FY2018 president’s proposed budget seeks to eliminate EPA runoff pollution grants, memo says

Between fiscal years 2011 and 2014, Section 319 grants funded at least 3080 water quality projects focused on combatting nonpoint pollution sources. The two most prolific focuses of these projects were agricultural runoff (55%) and stormwater runoff (35%). Under the president’s proposed budget, jurisdiction over these issues would shift from the U.S. Environmental Protection Agency to the U.S. Department of Agriculture. (U.S. Government Accountability Office)

According to a March 21 memorandum, federal funding for the U.S. Environmental Protection Agency (EPA) will decrease by 31% if Congress approves the President’s Budget for 2018 fiscal year. The decrease would cut funding for several voluntary and region-specific EPA programs to refocus the agency toward its “core statutory responsibilities,” the memo states. David Bloom, EPA’s acting chief financial officer, penned the memo.

Among 43 total EPA programs that the White House intends to eliminate are grants classified under Section 319 of the Clean Water Act, which enable states to address nonpoint source pollution associated with agricultural and stormwater runoff. The memo says federal programs to target runoff pollution instead will be coordinated from the U.S. Department of Agriculture (USDA) if the President’s Budget is approved.

“The agency should continue to coordinate with the USDA on targeting funding where appropriate to address nonpoint sources,” the memo reads.

 

President ponders pollution

Last year, Congress allocated $164.5 million for Section 319 grants. Between fiscal years 2011 and 2014, Section 319 grants funded at least 3080 water quality projects focused on combatting nonpoint pollution sources, according to a July 2016 Government Accountability Office report. Many of those projects supported coordination between states to identify nonpoint source pollution causes and remedies within mutual watersheds, efforts to implement less invasive farming practices, and research, education, and technological innovation campaigns. EPA and USDA routinely work in tandem to assist states with nonpoint source pollution issues.

The budget memo reasons that defunding Section 319 grants will limit federal spending on duplicative activities. But some are concerned that stripping EPA of its grant-giving role will make an already uphill battle against pollution harder to win.

“WEF continues to monitor the proposed executive budget and other proposals that might shift resources and responsibilities between federal agencies,” said Chris French, director of the Water Environment Federation Stormwater Institute “It is important to remember much of this continues to be a series of proposals and will be subject to congressional agreement. WEF will continue to monitor these and future proposals and provide timely updates.”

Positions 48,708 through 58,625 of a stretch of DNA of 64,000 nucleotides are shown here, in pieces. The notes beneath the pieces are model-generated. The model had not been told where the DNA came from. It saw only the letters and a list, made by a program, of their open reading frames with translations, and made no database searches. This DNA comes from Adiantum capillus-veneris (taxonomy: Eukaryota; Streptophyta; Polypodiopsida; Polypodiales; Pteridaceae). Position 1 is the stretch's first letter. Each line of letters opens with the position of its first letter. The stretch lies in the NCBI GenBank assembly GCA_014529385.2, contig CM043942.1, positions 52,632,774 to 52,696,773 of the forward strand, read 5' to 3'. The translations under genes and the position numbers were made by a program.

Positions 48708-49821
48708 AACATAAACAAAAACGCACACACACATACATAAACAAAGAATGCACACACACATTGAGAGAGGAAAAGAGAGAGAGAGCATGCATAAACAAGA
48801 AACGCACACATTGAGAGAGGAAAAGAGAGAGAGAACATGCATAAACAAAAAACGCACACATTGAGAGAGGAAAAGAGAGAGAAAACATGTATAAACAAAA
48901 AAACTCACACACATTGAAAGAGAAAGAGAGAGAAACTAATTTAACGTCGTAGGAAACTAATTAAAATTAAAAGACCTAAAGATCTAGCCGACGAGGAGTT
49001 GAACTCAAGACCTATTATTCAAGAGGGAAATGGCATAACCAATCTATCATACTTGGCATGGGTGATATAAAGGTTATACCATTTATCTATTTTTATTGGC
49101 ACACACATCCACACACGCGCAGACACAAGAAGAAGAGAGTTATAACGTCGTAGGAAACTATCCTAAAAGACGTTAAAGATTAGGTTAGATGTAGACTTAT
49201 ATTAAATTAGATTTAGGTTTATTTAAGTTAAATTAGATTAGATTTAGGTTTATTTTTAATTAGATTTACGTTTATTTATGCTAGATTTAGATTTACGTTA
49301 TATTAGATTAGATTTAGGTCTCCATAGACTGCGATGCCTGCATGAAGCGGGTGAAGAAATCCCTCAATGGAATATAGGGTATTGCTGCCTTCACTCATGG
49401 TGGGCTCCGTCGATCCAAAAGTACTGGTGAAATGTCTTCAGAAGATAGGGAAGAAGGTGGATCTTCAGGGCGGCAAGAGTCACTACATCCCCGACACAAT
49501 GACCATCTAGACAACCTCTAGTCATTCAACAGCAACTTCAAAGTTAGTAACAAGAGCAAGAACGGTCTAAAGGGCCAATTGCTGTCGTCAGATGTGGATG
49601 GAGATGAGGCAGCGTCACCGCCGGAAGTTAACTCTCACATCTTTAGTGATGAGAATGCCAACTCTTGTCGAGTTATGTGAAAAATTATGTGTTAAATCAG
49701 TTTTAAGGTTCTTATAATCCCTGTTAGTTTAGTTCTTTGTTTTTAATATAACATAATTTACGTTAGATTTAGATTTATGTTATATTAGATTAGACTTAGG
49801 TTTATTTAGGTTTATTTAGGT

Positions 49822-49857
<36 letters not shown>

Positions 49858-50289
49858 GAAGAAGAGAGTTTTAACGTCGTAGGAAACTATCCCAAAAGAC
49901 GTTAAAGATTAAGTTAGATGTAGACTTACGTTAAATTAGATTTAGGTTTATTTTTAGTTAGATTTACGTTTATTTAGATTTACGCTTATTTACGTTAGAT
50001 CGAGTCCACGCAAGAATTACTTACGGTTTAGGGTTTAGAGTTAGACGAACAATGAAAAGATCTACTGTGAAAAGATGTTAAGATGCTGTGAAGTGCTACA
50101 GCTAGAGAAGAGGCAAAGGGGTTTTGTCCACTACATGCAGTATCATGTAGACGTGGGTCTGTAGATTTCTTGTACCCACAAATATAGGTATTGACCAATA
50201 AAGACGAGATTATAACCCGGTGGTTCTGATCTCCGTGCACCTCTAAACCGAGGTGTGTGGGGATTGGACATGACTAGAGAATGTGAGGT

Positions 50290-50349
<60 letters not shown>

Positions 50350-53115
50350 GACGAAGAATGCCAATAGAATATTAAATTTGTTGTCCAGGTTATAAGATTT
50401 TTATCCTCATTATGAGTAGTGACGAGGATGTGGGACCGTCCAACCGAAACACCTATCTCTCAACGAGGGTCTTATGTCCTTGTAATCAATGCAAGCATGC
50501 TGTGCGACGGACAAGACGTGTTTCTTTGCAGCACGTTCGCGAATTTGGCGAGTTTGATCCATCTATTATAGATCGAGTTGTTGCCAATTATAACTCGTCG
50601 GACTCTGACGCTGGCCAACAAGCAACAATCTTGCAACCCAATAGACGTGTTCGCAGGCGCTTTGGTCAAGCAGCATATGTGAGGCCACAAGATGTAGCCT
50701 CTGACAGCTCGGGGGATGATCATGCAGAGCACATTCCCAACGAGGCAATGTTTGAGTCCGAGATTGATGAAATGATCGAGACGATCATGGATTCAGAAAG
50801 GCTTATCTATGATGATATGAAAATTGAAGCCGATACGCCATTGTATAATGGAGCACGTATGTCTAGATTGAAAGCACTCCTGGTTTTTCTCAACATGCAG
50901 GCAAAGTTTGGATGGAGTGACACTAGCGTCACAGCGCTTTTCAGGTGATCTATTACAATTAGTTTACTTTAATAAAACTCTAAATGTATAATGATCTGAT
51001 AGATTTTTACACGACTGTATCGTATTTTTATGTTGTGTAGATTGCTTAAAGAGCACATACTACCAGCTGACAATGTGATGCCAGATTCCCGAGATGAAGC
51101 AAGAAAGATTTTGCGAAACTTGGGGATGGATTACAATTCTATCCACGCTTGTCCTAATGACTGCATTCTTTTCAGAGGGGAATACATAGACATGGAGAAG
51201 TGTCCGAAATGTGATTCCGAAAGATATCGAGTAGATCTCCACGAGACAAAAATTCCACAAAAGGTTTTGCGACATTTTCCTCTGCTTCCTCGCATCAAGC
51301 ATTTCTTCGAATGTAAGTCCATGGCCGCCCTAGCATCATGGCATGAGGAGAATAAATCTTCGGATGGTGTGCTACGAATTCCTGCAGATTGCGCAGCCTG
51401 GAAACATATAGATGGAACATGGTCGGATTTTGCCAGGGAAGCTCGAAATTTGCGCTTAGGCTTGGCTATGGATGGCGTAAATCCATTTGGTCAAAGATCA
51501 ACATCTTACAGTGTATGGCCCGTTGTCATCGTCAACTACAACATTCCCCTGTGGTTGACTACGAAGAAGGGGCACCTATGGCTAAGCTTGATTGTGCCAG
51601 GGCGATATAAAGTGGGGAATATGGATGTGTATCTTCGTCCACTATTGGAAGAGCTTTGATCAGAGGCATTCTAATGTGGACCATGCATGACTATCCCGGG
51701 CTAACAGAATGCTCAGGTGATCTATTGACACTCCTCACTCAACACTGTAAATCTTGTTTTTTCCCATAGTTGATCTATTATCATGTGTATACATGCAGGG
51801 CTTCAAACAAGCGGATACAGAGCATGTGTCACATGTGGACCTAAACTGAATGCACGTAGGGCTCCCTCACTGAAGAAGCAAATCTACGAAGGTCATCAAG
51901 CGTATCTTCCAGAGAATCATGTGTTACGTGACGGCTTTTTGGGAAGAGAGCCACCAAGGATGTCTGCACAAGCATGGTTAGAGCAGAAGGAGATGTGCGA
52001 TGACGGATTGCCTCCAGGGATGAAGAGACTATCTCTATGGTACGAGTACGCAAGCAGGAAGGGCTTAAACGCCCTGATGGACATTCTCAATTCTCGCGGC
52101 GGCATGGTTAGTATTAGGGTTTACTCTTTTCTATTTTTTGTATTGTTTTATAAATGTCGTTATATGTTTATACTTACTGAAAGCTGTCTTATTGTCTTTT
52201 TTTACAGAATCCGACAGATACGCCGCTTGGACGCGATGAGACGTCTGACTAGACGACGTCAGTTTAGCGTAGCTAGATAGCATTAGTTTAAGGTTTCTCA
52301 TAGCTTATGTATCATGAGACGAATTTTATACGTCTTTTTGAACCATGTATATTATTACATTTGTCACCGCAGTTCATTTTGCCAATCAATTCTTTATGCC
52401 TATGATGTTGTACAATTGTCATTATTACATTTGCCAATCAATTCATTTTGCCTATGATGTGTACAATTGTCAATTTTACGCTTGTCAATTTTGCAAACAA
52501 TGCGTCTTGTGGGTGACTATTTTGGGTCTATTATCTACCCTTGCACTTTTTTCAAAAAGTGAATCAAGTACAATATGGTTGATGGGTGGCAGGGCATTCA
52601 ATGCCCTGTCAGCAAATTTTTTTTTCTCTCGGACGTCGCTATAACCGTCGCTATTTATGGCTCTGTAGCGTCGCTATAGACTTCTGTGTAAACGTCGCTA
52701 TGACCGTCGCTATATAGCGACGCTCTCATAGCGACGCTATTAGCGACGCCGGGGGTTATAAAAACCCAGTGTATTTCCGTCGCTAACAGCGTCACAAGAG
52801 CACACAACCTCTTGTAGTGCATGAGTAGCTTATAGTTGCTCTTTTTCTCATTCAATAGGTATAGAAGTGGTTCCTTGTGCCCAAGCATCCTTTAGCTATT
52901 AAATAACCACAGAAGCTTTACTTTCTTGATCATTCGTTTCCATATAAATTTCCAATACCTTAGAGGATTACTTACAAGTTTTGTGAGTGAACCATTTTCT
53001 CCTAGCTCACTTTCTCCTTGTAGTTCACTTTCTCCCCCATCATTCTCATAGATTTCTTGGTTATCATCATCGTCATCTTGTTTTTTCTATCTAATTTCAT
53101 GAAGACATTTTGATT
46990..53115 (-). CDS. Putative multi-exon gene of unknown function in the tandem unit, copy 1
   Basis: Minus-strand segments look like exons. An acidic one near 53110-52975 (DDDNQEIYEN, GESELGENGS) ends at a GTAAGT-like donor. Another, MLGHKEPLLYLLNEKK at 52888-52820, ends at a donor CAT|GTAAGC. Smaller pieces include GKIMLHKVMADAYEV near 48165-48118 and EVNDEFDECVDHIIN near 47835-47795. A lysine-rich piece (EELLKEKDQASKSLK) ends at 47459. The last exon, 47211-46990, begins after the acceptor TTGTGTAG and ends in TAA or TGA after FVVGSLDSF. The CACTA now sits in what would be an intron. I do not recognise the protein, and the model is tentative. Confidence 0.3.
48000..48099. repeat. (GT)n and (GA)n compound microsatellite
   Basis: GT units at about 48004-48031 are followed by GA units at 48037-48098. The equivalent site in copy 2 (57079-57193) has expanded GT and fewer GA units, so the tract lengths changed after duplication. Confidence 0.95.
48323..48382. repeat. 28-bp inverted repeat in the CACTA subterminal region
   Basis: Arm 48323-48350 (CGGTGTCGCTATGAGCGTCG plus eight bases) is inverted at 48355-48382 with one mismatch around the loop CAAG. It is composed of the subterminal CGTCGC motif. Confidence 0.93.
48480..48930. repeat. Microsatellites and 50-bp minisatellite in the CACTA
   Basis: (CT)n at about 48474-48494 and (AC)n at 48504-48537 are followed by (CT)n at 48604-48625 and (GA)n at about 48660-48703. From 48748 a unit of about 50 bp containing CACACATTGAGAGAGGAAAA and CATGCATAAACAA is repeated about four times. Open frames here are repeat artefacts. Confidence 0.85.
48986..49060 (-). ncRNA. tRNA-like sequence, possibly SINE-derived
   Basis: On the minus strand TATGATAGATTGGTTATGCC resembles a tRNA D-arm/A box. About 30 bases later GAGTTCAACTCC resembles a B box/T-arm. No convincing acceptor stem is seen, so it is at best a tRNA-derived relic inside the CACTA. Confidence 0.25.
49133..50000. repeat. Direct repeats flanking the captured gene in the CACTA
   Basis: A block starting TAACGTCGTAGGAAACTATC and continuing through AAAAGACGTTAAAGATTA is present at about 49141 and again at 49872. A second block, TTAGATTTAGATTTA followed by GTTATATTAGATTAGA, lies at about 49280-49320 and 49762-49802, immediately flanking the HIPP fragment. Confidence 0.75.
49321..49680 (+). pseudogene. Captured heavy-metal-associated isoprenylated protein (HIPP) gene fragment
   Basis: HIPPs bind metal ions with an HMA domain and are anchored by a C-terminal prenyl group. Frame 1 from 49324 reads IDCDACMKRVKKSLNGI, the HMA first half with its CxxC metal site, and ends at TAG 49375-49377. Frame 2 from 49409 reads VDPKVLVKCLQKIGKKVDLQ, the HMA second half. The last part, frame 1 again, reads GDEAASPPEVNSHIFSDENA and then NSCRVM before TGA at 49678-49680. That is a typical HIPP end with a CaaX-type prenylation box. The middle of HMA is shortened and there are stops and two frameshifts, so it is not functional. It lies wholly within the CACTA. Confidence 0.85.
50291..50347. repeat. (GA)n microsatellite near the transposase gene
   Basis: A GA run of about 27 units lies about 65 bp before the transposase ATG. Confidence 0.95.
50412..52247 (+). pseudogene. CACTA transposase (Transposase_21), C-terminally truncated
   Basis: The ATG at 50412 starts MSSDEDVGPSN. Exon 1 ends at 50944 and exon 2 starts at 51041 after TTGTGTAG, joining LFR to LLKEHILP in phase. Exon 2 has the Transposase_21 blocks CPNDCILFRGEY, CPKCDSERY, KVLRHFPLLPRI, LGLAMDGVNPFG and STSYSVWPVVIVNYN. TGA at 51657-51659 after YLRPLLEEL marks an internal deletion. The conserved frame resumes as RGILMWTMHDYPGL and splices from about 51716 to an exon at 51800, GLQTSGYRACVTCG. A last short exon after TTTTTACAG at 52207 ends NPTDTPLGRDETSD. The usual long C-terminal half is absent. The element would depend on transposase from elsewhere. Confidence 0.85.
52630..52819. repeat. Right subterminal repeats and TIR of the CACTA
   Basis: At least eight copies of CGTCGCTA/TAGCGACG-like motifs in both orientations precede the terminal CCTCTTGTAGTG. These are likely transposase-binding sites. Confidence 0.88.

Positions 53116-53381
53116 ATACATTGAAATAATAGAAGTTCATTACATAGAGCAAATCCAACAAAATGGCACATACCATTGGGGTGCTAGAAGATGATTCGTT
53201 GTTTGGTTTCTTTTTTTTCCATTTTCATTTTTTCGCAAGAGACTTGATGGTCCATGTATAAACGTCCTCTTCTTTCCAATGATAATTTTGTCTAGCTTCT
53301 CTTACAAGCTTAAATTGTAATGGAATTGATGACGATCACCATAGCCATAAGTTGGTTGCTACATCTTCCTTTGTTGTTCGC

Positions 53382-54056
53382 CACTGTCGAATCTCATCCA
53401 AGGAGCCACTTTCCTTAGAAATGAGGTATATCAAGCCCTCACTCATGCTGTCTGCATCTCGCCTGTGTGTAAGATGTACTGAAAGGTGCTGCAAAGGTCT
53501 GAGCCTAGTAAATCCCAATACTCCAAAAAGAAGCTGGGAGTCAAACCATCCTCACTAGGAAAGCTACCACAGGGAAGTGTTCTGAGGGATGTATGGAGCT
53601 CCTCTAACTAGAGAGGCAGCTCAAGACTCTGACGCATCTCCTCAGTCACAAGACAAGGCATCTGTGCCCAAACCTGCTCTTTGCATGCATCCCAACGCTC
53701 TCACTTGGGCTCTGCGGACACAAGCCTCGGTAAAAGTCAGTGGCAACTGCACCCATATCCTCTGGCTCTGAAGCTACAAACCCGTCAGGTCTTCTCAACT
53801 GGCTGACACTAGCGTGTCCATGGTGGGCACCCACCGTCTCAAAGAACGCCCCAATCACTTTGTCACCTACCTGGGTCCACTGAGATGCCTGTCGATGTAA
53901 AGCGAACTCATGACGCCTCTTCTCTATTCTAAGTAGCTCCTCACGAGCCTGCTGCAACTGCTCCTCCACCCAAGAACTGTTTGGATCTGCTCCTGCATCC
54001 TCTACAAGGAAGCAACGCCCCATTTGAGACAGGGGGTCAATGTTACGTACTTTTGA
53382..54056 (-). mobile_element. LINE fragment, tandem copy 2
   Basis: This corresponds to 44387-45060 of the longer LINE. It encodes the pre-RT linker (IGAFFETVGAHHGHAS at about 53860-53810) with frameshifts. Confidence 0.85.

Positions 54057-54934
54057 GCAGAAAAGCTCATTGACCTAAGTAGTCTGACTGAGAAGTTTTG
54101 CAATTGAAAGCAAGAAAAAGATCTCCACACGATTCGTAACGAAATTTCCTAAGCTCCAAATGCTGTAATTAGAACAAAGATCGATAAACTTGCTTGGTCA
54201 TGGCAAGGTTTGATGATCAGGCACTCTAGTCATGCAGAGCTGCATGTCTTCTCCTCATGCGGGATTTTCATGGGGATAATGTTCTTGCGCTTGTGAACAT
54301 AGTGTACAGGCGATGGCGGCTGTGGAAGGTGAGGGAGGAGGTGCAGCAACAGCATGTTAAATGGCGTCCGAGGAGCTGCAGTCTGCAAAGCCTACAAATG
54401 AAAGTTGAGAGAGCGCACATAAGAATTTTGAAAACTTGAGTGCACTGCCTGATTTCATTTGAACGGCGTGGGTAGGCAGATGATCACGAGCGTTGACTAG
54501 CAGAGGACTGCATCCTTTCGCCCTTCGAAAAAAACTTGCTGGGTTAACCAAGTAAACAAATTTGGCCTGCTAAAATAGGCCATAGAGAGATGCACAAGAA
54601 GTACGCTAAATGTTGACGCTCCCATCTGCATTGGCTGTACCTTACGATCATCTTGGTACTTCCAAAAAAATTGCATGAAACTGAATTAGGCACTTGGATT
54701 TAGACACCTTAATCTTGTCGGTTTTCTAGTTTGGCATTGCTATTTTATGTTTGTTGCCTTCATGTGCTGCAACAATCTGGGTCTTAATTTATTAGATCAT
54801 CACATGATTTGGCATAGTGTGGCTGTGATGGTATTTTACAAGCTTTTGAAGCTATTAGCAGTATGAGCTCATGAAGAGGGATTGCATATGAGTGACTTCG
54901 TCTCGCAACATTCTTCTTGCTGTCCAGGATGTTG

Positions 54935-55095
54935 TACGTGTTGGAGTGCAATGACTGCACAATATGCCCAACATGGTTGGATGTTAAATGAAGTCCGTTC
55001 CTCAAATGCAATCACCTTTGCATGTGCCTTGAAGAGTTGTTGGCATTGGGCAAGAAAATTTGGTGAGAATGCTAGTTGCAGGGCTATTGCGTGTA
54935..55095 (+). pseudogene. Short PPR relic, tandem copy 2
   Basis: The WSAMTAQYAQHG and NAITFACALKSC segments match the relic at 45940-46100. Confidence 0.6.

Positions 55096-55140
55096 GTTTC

Back to basics

Within the EPA Office of Water, many other programs also face elimination if the President’s Budget is approved. Those on the chopping block include

  • area-specific water quality programs (such as those that coordinate interstate action for the Chesapeake Bay, the Gulf of Mexico, and the Great Lakes);
  • grants for beach and coastline protection;
  • the National Estuary Program; and
  • programs to counteract marine pollution.

“Within the Office of Water’s Clean Water Act-related programs, priority is to be given to functions required by statute and mirrors the overall goal of decreased federal involvement in local programs,” the memo reads.

While the agency faces sharp cuts across the board, the president’s proposed budget shows support for programs related to infrastructure. For example, the memo recommends $18.2 million in funding for the recently implemented Water Infrastructure Finance and Innovation Act to be awarded to public and private water infrastructure projects that meet the program’s criteria.

The possibility of a sweeping infrastructure bill, which President Trump touted on the campaign trail, remains on the table.

“The National Economic Council and Office of Management and Budget will reach out to EPA in the coming weeks/months to discuss next steps on the initiative to rebuild and modernize America’s infrastructure,” the memo concludes.

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